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Bull Med Libr Assoc. 2000 Jul; 88(3): 265–266.

Medical Subject Headings (MeSH)

In 1960, medical librarianship was on the cusp of a revolution. The first issue of the new Index Medicus series was published. On the horizon was a computerization project undertaken by the National Library of Medicine (NLM) to store and retrieve information. The Medical Literature Analysis and Retrieval System (MEDLARS) would speed the publication process for bibliographies such as Index Medicus, facilitate the expansion of coverage of the literature, and permit searches for individuals upon demand [1]. A new list of subject headings introduced in 1960 was the underpinning of the analysis and retrieval operation.

This year marks the fortieth anniversary of the initial publication of Medical Subject Headings (MeSH) [2]. MeSH was a new and thoroughly revised version of lists of subject headings compiled by NLM for its bibliographies and cataloging [3]. Frank B. Rogers, NLM director, announced several innovations as he introduced MeSH in 1960.

The adoption of a single subject authority list for both books and periodical articles is a departure from traditional practice. We take the view that subject cataloging and periodical indexing, as exemplified in the Index Medicus and in the NLM Catalog, are identical processes in their major dimensions. A single list can and should be used for both purposes. This has two major virtues: simplicity for users, in requiring familiarity with only a single scheme; and economy to the Library in the development and maintenance of a single scheme …. There is another departure from traditional practice represented in this list. This is the adoption of standard topical subheadings for cataloging books, as well as for indexing periodical articles …. The topical subheading is in effect a substitute for a phrase heading, and on the whole it is a preferable substitute …. The main heading-topical subheading combination is a pre-coordination of terms, reducing the problem of term permutation, which looms large in most manual retrieval systems in book form. [4]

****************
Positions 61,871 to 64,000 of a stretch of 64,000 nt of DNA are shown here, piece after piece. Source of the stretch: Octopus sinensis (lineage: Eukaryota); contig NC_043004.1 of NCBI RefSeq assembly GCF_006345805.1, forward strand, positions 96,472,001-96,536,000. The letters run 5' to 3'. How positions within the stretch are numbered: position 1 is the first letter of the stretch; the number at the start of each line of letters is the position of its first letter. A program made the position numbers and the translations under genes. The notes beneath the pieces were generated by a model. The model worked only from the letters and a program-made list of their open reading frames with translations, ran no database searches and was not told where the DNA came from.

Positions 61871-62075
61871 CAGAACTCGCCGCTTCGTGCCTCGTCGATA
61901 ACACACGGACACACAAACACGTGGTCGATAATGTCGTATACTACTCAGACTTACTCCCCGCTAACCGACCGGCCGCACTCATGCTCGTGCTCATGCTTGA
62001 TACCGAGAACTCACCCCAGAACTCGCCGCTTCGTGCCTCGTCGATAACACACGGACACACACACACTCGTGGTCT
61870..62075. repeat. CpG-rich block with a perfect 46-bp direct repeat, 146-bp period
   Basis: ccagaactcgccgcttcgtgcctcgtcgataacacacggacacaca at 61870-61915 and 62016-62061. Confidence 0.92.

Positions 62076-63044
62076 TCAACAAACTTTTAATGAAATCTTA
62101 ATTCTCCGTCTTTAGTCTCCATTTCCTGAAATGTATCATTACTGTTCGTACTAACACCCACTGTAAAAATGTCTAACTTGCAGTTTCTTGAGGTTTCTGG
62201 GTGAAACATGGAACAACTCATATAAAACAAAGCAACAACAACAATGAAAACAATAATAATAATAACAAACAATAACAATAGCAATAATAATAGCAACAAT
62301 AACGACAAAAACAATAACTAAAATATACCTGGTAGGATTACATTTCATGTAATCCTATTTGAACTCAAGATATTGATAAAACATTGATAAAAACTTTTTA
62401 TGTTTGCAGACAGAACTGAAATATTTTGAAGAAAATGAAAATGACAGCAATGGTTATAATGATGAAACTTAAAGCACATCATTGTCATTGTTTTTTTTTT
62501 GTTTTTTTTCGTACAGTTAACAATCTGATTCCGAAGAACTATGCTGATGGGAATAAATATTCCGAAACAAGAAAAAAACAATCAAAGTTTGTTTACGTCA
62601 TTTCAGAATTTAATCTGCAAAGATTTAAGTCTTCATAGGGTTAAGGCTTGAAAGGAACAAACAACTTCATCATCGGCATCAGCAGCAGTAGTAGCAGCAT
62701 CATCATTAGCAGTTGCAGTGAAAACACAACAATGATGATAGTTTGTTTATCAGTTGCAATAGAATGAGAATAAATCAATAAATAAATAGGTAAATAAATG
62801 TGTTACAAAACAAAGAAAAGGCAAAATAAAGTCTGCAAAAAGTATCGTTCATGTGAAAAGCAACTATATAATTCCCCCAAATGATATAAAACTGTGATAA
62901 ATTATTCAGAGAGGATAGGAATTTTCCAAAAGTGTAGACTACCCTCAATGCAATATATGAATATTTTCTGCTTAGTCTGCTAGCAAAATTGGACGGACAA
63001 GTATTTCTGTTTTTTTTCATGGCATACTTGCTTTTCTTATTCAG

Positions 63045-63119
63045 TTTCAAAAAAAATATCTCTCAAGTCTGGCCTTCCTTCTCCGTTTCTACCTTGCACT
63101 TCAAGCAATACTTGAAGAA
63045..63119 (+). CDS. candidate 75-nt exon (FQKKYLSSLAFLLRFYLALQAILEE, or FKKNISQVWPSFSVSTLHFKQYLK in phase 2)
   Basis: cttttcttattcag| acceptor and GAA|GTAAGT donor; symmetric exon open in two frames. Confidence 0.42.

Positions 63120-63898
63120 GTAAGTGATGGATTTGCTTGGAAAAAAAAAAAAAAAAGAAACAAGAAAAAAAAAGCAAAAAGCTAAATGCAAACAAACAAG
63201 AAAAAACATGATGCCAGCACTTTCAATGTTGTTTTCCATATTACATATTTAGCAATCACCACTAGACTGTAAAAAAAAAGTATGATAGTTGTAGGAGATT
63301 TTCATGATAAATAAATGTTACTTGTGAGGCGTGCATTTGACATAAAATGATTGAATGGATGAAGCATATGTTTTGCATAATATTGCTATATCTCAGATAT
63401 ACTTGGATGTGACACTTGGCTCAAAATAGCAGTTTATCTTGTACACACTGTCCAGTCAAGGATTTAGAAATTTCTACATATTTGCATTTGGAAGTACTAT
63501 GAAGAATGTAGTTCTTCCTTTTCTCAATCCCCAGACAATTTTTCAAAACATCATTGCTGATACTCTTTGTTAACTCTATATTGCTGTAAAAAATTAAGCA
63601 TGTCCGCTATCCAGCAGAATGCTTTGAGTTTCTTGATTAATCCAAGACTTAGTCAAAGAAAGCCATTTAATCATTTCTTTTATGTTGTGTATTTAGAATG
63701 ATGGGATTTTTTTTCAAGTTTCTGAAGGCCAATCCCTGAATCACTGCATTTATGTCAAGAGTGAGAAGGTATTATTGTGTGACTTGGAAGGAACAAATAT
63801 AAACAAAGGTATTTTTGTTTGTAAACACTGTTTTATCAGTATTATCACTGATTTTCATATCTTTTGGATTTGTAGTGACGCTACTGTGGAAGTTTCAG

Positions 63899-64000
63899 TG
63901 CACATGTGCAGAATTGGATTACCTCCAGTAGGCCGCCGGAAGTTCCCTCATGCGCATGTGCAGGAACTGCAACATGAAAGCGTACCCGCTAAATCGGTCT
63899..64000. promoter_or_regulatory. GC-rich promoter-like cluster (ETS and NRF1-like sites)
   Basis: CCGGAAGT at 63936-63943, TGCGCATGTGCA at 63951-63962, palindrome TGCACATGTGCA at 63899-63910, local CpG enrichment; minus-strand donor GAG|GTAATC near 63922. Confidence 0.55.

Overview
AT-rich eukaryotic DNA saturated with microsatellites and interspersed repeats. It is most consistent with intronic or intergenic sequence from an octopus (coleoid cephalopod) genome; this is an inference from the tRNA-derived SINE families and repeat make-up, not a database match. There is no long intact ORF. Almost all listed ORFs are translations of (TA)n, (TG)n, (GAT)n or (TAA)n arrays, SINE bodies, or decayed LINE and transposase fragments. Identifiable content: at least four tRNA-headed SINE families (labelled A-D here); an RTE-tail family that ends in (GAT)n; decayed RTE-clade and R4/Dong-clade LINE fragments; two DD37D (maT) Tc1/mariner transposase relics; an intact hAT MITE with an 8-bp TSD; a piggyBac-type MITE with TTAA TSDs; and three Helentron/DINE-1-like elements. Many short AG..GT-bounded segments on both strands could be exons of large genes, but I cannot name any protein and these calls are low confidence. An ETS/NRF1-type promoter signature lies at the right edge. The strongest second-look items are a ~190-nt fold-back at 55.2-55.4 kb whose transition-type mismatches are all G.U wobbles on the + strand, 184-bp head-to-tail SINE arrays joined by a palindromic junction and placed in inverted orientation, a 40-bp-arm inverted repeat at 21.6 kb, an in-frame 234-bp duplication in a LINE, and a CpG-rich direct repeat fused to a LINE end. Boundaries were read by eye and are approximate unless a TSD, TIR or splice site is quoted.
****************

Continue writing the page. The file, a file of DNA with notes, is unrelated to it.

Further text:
Three years later, the second edition of MeSH was distributed as part of the 1963 Index Medicus. Winifred Sewell described the changes made in anticipation of the introduction of MEDLARS to accommodate its use for both machine searching and publication.

Though the number of subject headings in the second edition was a third greater than the number in the first edition, we followed the basic principles of assigning subject headings in medicine as set forth in the first edition. We are convinced of the value of using an identical authority list for the indexing of periodicals and the cataloging of books, and we regard subject headings as directional signals or vectors which, with other headings, serve to locate the essence of a particular paper or book in the universe of medical information. Rarely will a single subject heading encompass the total content of a citation.

The advent of MEDLARS added two criteria to those used for earlier medical subject heading lists. By providing for much greater coverage and deeper indexing, it thus increased the need for specificity in descriptors. In addition it became possible not only to search for a single heading, … but also to include, in the search for that concept, all the specific terms that are comprehended in the meaning of the larger term …. This capability necessitated a delineation of all hierarchical relationships in the system. [5]

Several major changes were made in response to these criteria. First, the terms in the list were sorted into broad categories, and categorized lists of terms were published to enable the user to find related terms. For headings that had attracted a large number of citations, more specific terms and precoordinated headings were introduced. The use of subheadings was discontinued, based on its effect on the printed Index Medicus (a decision that would later be reversed) [6, 7].